Analysis: Could Romney Pass Immigration Reform in His First Year?

Ted Hesson, ABC News, October 17, 2012

In a night of heated exchanges at the second presidential debate, a question about immigration thrust the issue into the limelight for the first time in the debate season.

The candidates largely stuck to their talking points. For Mitt Romney, that meant reiterating that he wouldn’t round up millions of people for deportations. President Obama, meanwhile, spoke of wanting a pathway to citizenship for law-abiding undocumented immigrants.

After calling out the president on his failure to deliver immigration reform in his first term, Romney added, “I’ll get it done. I’ll get it done. First year.”

So what would it take for Romney to actually pass an immigration reform bill during his inaugural year? {snip}

1. A Consensus on What Constitutes Reform

Just like any sweeping legislative package, immigration reform is a different thing to different people. The reform plan proposed by George W. Bush (and defeated in 2007), would have created a path to citizenship for the estimated 12 million undocumented people in the U.S.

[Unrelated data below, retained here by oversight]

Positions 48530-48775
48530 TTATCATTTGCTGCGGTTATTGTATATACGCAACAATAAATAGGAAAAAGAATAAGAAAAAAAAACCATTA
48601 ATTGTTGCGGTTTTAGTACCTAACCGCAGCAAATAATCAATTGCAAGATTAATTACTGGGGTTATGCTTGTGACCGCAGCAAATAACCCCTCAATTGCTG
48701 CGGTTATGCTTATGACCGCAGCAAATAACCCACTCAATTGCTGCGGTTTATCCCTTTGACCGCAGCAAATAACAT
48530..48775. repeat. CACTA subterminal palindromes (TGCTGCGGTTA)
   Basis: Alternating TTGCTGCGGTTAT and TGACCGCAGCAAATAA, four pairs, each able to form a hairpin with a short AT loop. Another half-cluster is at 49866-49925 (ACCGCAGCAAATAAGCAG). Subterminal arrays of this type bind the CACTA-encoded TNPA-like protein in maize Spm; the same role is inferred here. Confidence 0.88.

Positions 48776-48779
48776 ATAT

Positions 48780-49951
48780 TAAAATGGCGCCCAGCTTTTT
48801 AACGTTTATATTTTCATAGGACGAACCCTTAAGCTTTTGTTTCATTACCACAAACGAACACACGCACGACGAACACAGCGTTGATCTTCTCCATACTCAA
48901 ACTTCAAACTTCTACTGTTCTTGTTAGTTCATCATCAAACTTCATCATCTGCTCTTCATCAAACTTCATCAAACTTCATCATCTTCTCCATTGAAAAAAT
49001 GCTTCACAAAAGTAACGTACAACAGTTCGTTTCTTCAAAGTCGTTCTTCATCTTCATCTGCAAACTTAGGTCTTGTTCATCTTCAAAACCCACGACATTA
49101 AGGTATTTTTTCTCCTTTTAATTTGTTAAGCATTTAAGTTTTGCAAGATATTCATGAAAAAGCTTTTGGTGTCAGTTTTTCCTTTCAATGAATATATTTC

President Obama considers such a pathway part of comprehensive reform. But Romney has repeatedly said he does not support amnesty, which, in a historical context going back to the Reagan years, has been understood as a large-scale legalization program.

So before a discussion about immigration reform can get very far, Romney has to be clear about what he would do with the 12 million undocumented people in this country, if not offer them “amnesty” or some other form of citizenship.

2. Cooperation from Congress

You may get your own jet and entourage, but being president comes with a few limitations, namely having to work with a bipartisan Congress to get legislation passed. And as President Obama can tell you after the Obamacare saga, tackling a giant issue with one big reform bill can make for some rugged negotiating and grumpy people on both sides of the aisle.

{snip}

3. The Economy Would Need to Get Better

Whether or not you believe economic growth is necessary for a reform bill to pass, it seems to be a requirement for some conservatives.

Take Grover Norquist, for example: Last week, he spoke at a conference about the need to encourage immigration to strengthen our economy and the fabric of our society. In an interview with ABC/Univision after the speech, however, he stressed that the poor economic conditions over the past four years have made it impossible to have a serious dialogue about immigration reform.

The logic: With unemployment rates that have hit 10 percent during the past four years, elected officials aren’t willing to spend political capital on the legalization of 12 million people, when constituents are worried about the economy and jobs.

{snip}

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